On 25 September 1973, Ford gave the green light to the long-awaited RHD RS Capri, replacing the Cologne V6 based RS 2600 with the Essex V6 based RS 3100, with the usual 3.0 L Essex V6's displacement increased to 3,098 cc (3.1 L; 189.1 cu in) by boring the cylinders from the 93.6 mm (3.69 in) of the 3.0 L to 95.25 mm (3.75 in). Unlike its predecessor, it used the same double-barrel 38-DGAS Weber carburetor as the standard 3.0 L, and reached the same 150 PS (148 bhp; 110 kW) at 5000 rpm as the RS 2600 and 254 N⋅m (187 lb⋅ft) at 3000 rpm of torque. The RS 3100's ride height was one inch lower than other Capris, and also featured other unique modifications such as gold pinstriping, a ducktail rear spoiler, a re-drilled crossmember to move the suspension arms outward to provide negative camber which also made it necessary to have special wider flared front wings, heavy duty springs with Bilstein gas dampers at the front and rear, competition single rear leaf springs, special bump rubbers and spacer blocks, a small front air dam and larger 9.75 inch front ventilated disc brakes. These modifications made the RS 3100 very stable at high speeds but several reviews also complained about its rough ride. Only 250 RS3100s were built for homologation purposes between November 1973 and December 1973 so its racing version could be eligible for competition in the over three-litre Group 2 class for the 1974 season However, the car was still competitive in touring car racing, and Ford Motorsport produced a 100-model limited edition with this new engine. The Group 2 RS3100's engine was tuned by Cosworth into the GAA, with 3,412 cc (3.4 L; 208.2 cu in), fuel injection, DOHC, 4 valves per cylinder and 435 hp (324 kW) in racing trim. The car also featured improved aerodynamics. Besides the racing RS3100, the GAA engine was also used in the Formula 5000 racing category.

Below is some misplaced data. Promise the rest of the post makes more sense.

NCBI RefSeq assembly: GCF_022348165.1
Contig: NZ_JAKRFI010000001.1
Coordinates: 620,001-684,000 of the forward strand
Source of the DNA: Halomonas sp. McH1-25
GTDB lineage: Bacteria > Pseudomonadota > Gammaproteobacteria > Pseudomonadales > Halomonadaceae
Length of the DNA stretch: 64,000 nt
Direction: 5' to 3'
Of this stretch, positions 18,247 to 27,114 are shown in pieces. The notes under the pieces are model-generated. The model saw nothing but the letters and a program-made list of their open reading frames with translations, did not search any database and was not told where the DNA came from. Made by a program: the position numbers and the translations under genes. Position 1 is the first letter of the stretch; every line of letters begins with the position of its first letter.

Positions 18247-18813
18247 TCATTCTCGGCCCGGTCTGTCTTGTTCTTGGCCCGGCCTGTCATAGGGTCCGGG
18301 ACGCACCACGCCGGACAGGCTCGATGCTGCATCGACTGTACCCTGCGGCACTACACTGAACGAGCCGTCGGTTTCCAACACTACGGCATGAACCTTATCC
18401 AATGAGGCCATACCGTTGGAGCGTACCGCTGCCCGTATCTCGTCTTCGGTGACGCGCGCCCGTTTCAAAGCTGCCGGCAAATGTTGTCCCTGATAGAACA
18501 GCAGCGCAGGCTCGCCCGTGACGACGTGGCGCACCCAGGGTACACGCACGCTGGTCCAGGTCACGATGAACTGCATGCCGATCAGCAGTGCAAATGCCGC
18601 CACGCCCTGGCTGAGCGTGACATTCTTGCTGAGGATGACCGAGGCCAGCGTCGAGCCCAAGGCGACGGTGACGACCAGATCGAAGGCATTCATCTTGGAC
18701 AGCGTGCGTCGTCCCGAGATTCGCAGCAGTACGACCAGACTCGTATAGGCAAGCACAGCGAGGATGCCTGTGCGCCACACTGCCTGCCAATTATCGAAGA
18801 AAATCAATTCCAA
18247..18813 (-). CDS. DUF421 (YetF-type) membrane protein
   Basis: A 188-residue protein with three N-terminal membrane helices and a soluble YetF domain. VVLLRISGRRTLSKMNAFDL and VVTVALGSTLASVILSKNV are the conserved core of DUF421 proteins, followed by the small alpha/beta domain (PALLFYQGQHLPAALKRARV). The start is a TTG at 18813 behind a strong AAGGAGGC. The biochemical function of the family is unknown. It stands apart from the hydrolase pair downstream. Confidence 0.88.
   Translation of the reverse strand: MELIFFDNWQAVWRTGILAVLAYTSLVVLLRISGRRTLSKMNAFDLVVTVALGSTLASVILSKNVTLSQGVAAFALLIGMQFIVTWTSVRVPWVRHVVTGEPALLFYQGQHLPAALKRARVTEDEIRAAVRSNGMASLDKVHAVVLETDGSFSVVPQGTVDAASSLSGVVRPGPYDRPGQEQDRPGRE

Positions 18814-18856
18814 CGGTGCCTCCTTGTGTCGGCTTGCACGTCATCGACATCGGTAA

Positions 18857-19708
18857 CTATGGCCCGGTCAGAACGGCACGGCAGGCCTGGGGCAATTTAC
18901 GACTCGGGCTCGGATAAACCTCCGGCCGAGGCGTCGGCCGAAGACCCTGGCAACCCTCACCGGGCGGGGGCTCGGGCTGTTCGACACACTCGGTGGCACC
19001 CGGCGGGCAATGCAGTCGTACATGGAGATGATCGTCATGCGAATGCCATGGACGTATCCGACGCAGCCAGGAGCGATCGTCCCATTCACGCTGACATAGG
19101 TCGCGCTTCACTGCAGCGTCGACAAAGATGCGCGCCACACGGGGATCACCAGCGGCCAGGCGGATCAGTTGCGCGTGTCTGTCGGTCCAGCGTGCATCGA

On 25 February 1974, the Capri II was introduced. After 1.2 million cars sold, and with the 1973 oil crisis, Ford chose to make the new car more suited to everyday driving with a shorter bonnet, larger cabin and the adoption of a hatchback rear door (accessing a 630-litre boot). This made it the first Ford to feature a hatchback, at a time when the hatchback was becoming increasingly popular in Europe after first being patented by Renault in the mid-1960s. By the standards of the mid-1970s, the Capri II was a very well evolved vehicle with very few reliability issues. For Germany the Capri now offered 1.3-litre (55 PS (40 kW)), 1.6-litre (72 PS (53 kW)), 1.6-litre GT (88 PS (65 kW)), or 2.0-litre (99 PS (73 kW)) in-line four-cylinder engines, complemented by a 2.3-litre V6 (108 PS (79 kW)) and the UK sourced 3.0-litre V6 with (140 PS (103 kW)), available with either a four-speed Ford Type 5 manual transmission or one of Ford's new C3 three-speed automatic transmissions available on all models except the 1.3, the C3 automatic transmission proved to be a very popular option among Ghia buyers, therefore it became standard on all Ghia models after the 1976 model year and the four-speed manual transmission became optional.